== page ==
It started with the corn. I love corn. My favorite way to eat summer corn is in fresh corn polenta. But that requires me to shave the kernels off the cobs, which involves a bowl and a knife and stuff. Too tired. I could steam it, but I have a bad habit of putting things on to steam and then getting back into bed, having one of my famous memory blips, and coming back far too late to find a scorched, dry pot. Consulting my trusty copy of Vegetarian Cooking for Everyone (love that “what do I do with this vegetable?” section in the middle!), I learned that corn can be roasted. IN THE HUSK. Here are the steps: Turn oven to 450 degrees. Take corn ears out of CSA box. Lay corn ears onto oven rack. Come back in 15 minutes (give or take, if you space out it’s cool, they are far from burning). Give a little tug and all the husk and silk come gently off at once. WOW.

Two ears of corn sprinkled with nutritional yeast, with a grey cat sniffing at them while standing on a red and white checked tablecloth

As an experiment I tried sprinkling it with nutritional yeast. It was pretty great. And I wasn’t the only one thought so! Miss Violet went absolutely bananas. She’s usually pretty good about not being on the table. She might jump up to check something out, but if I say her name or give her tail a little whack she’ll jump down right away. She knows she’s not supposed to be up there. But this time I had to forcibly remove her, picking her up off the table, with her struggling the whole time to get back to the nutritional yeast-covered corn. A little internet research seems to indicate it’s okay for cats to have (or very good for them, depending on the source) so Miss Smushyface was ultimately distracted with a little saucer of her own so I could eat my corn in peace.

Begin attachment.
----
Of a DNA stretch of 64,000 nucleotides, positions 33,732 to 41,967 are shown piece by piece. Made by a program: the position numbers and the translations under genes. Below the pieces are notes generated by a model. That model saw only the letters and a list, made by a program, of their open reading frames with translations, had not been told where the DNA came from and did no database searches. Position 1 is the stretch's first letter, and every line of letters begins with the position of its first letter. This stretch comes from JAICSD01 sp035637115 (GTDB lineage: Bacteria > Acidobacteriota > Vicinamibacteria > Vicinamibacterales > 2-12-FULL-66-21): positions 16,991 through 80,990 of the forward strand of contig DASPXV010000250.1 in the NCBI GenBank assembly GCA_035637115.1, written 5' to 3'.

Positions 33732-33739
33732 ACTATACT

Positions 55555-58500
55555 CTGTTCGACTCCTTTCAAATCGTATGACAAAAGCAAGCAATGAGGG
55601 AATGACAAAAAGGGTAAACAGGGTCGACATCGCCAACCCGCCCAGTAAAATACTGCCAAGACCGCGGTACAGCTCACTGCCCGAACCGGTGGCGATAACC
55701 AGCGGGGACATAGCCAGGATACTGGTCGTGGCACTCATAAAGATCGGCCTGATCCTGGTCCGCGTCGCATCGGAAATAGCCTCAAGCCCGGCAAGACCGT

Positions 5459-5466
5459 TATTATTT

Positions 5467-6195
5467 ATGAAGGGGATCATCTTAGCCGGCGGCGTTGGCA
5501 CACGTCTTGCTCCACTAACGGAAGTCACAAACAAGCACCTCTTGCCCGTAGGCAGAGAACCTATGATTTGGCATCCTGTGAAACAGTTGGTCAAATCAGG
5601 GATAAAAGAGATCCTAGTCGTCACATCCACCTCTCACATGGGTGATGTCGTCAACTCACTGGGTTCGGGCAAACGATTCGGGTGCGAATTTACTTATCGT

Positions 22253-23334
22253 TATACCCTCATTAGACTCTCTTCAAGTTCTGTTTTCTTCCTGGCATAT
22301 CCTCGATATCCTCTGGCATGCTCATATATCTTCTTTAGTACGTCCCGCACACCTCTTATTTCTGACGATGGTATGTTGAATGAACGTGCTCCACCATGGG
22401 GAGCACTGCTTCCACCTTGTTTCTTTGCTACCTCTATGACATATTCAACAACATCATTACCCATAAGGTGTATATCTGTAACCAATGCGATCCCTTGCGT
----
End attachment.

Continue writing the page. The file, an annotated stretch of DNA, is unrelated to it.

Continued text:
A white bowl with chunks of zucchini, roasted and thickly sprinkled with herbs.

I had such a good time with the corn that I tried some zucchini next. My favorite way to eat summer zucchini is Pan-Seared Summer Squash with Garlic and Mint but that requires slicing the zucchini thinly, searing it a few pieces at a time in a pan, flipping and searing more, then repeating until all the slices have been cooked. Mint must be chopped, lemons must be squeezed, garlic must be minced. My new method: Chop zucchini into chunks. Toss with a teaspoon of olive oil, salt, pepper, and herbes de Provence. Put in a parchment-lined baking dish (or rimmed baking sheet) for ~45 minutes or until your desired texture. WOW.

I also tried this with some russet potatoes and cauliflower that came in my box. I don’t have a picture because we ate it too fast. Disher said it was one of the best things he’d ever put in his mouth. I have to concur. Roasted cauliflower is amazing.

So I have my new summer formula. And as an added bonus, it helps keep the house warm on those foggy damp summer nights.

Summer Roast Corn

Fresh corn, still in its husk

Preheat oven to 450. When oven is heated, lay corn on oven rack. Let roast for 15 minutes. Remove corn and, using some sort of heat protection on your hands, pull away the husk. All the silk and husk will just slide right off. Sprinkle with nutritional yeast if desired.